DigiDay’s Tanya Dua interviewed an anonymous former curator for Facebook’s now-automated Trending Stories feature. It’s a good interview that touches on the Gizmodo story from May that claimed a liberal bias from editors, but I thought this answer to a question about editorial integrity was most enlightening:
You would essentially have to have them be a completely independent team, where they had full control over the editorial process and didn’t have to answer to anybody at Facebook. It would have to function like a newsroom. Had that gap existed between editorial and the rest of the company, it would have been a more legitimate product. We never felt the support of Facebook behind the product. It was just a little tab, you couldn’t go anywhere, like facebook.com/trending, where you could read all these topics in a feed.
Facebook’s encroachment into the news reading habits of many of its users is concerning if they lack a separation of their editorial and business components, especially if their news features are supposed to be part of the business side of the company.
John Herrman, writes for the New York Times Magazine:
The Facebook product, to users in 2016, is familiar yet subtly expansive. Its algorithms have their pick of text, photos and video produced and posted by established media organizations large and small, local and national, openly partisan or nominally unbiased. But there’s also a new and distinctive sort of operation that has become hard to miss: political news and advocacy pages made specifically for Facebook, uniquely positioned and cleverly engineered to reach audiences exclusively in the context of the news feed. These are news sources that essentially do not exist outside of Facebook, and you’ve probably never heard of them. They have names like Occupy Democrats; The Angry Patriot; US Chronicle; Addicting Info; RightAlerts; Being Liberal; Opposing Views; Fed-Up Americans; American News; and hundreds more. Some of these pages have millions of followers; many have hundreds of thousands.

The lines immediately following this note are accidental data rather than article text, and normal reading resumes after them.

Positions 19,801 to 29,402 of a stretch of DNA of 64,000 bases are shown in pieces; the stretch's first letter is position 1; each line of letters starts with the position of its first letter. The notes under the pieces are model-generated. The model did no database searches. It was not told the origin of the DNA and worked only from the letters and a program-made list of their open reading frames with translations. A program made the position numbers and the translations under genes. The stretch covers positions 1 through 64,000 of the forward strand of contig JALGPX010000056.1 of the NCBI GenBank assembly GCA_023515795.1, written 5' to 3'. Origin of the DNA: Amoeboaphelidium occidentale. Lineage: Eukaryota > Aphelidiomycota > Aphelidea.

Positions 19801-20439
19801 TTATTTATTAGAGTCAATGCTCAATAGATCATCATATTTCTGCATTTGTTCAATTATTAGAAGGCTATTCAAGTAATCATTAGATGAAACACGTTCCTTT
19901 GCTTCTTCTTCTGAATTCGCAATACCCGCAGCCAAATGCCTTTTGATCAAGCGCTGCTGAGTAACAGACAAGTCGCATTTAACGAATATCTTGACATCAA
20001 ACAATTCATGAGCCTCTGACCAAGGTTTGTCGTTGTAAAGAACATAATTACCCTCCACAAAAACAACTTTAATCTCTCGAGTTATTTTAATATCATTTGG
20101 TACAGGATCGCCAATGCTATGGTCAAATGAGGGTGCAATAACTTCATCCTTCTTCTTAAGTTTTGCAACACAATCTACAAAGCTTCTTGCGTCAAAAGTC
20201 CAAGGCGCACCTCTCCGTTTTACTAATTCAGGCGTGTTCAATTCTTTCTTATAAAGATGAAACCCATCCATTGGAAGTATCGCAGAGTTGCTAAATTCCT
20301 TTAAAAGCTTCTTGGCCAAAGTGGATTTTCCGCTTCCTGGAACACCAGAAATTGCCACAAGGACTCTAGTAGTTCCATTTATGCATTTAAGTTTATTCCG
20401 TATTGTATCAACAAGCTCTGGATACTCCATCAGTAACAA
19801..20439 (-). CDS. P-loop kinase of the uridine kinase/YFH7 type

Using a tool called CrowdTangle, which tracks engagement for Facebook pages across the network, you can see which pages are most shared, liked and commented on, and which pages dominate the conversation around election topics. Using this data, I was able to speak to a wide array of the activists and entrepreneurs, advocates and opportunists, reporters and hobbyists who together make up 2016’s most disruptive, and least understood, force in media.
The Trending Stories feature is, ostensibly, distinct from the News Feed feature. But both are now algorithmically driven, and something that trends on Facebook’s News Feed will likely make it to the Trending Stories feature. If there is little editorial oversight, these features become less meaningful, less helpful, and more inflammatory.
A free press is vital in a democracy, yes, but that is with the assumption that the press publishes valid, true, and well-explained articles on subjects of importance. Facebook seems to think that editorial policy is either unimportant, or a job that can be done by a robot. I very much doubt that.